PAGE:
Most women here feel they are not represented adequately in business leadership roles, but most men beg to differ.
That stark contrast in perceptions of the gender divide in the business world has emerged from a new survey by professional recruitment firm Robert Walters.
Three-quarters, or 75 per cent, of 130 women surveyed here feel that way. But well over half of 41 male respondents - 56 per cent - believe women have "sufficient standing in business leading roles".
Asked to name the top reasons why there are not as many female leaders, 37 per cent of all respondents here cited family pressures or commitments outside work as the main culprits. Also, 32 per cent of all respondents here believed that the management prefers to promote men over women.
Of all the respondents here, 21 per cent agreed that women made up more than 20 per cent of leadership positions in their organisations.
But only 45 per cent believed there are strong female leaders within their organisations who they can look up to as role models.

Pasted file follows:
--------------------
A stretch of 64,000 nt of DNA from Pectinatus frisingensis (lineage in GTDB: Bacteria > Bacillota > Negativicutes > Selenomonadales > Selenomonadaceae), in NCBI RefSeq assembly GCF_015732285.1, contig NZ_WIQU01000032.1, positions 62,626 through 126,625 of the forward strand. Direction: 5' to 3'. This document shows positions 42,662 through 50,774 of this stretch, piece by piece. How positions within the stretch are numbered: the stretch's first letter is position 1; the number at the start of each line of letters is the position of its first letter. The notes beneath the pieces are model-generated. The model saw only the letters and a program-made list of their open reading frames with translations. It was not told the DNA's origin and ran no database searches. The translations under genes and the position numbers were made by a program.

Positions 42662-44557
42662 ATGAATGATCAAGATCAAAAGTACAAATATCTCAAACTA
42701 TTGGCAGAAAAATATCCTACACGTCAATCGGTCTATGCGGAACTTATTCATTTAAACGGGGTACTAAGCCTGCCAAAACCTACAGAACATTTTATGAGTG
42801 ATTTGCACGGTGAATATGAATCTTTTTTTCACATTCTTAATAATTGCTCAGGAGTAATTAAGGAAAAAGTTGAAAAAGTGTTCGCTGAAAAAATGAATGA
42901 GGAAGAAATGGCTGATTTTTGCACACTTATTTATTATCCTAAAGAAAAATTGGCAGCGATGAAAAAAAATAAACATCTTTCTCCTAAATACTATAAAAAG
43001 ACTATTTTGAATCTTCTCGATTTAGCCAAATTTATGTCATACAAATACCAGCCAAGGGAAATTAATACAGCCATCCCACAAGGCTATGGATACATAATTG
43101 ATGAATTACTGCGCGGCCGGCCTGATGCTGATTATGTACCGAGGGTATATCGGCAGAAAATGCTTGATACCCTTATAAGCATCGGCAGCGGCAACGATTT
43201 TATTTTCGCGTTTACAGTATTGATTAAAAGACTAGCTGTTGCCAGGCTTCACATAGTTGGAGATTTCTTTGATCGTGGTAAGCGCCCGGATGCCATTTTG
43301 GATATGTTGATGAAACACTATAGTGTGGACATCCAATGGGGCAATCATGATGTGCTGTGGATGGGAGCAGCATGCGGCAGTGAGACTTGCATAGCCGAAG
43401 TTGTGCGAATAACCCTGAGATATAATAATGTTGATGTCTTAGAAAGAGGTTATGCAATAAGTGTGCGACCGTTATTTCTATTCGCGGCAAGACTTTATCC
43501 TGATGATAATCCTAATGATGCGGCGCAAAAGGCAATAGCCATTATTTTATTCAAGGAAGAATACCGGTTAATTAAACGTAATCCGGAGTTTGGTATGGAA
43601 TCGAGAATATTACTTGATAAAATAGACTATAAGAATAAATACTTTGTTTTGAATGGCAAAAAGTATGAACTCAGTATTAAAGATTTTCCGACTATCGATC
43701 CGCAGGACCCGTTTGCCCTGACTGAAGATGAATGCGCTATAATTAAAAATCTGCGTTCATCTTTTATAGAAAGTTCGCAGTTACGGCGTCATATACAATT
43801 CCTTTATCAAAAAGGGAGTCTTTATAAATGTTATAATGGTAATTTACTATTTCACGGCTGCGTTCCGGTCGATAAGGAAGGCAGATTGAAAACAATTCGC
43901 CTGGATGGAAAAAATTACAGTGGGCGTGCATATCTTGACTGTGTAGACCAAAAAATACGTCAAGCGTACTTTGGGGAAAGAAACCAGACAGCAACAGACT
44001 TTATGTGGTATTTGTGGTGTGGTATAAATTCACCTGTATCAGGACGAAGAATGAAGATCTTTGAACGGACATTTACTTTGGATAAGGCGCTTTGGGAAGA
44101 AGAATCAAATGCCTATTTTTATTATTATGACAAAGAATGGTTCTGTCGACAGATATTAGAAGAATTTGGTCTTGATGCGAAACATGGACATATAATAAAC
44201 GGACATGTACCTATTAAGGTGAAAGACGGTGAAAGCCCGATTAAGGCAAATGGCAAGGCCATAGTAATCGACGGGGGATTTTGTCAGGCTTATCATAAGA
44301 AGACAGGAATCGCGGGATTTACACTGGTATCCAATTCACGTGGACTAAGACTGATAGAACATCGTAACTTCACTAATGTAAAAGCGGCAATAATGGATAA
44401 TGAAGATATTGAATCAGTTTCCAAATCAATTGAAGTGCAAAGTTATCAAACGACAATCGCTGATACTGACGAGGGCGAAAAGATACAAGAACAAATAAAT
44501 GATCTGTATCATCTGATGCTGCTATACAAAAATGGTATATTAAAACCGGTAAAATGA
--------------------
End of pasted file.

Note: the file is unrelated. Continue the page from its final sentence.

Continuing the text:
Seventy-nine per cent of women in Singapore cited the presence of a mentor or sponsor at the senior-management level as the most helpful driver in empowering them to develop their careers.
"Further advocating the need for gender diversity in the workplace, 79 per cent of women in Singapore cited the presence of a mentor or sponsor at the senior-management level as the most helpful driver in empowering them to develop their careers," said Robert Walters.
The report comes after the Diversity Action Committee's latest report and recommendations yesterday, to further improve gender diversity in Singapore.
Only 37 per cent of women here think their current employer has clear and enforced policies on gender diversity, equality and inclusion, and 49 per cent felt that their organisations are lacking in the fair and equal representation of female business leaders.
Ms Joanne Chua, Robert Walters South-east Asia's account director, said: "From our interactions with professionals of both genders and observations as market leaders, we noticed that more often, women tend to second-guess their capabilities, compared to their male counterparts. This has in turn often limited their progression at the workplace."